Mitski was a name that kept floating around in various podcast discussions and indie underground circles. Though she released 4 albums already, I didn’t really understand her damage until Puberty 2, her 2016 album. And even then, I didn’t exactly get it. She’s one of those artists that, at least for me, took a while to figure out. I had to listen to Puberty 2 a couple of times to finally acknowledge it as a collection of music. She sounded good. She had a point of view. But I wasn’t terribly in love with it. And seeing her perform at Coachella didn’t exactly change my mind–however it was funny to see her get a bit peeved at a band mate. She didn’t exactly seem to be in a bright mood for most of the set (though I don’t know how she usually happens to act in front of a crowd). Nevertheless, she released the first single for her upcoming 5th album, Be The Cowboy, called “Geyser.” It is a departure from her previous work in an assortment of ways; but I can’t help to get goosebumps every time I hear it.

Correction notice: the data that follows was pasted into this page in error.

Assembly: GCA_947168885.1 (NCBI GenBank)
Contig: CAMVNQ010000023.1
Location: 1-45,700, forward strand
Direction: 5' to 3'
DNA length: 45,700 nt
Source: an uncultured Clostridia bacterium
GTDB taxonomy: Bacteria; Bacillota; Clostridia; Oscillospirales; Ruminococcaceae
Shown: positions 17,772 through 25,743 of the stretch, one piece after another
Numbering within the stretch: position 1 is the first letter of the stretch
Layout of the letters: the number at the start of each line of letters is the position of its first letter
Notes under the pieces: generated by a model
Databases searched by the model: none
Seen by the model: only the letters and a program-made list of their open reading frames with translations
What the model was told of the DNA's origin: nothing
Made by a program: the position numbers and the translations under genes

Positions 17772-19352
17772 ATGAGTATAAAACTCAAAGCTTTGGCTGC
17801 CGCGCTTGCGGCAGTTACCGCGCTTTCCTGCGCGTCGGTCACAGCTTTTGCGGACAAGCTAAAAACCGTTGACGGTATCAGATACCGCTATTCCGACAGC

First of all, it sounds like a geyser. The rather short song starts off slow and synth-y before quickly building up in both vocals and instrumentals, akin to a show tune. It’s funny that she mentions that this song “is one of [her] vaguest songs” as it does feel a lot more commercial, which loses a specific narrative that she generally instills in previous material. But the message of longing for something (“You’re the one I got|So I’ll keep turning down the hands|That beckon me to come”), and her claiming that it’s about relinquishing everything for the sake of music and/or producing music, is what draws me to care and find motivation to pursue my own musically-leaning dreams. I tend to disfavor vague sentences, a trend that I, and my brother, had difficultly appreciating while listening to the recent Kacey Musgraves album, but for some reason, it works here. Mainly because it doesn’t over stay its welcome. It bursts just one time and calls it a day.
Not into music talking about music? Well, try out a single from her previous album. Similar to “Geyser,” “Happy” starts off the album. It has a haunting restlessness that’s both thrilling and amusing. Though it’s not a proper indicator for the rest of the album, it does energize the mind before placing you inside a dry punk state.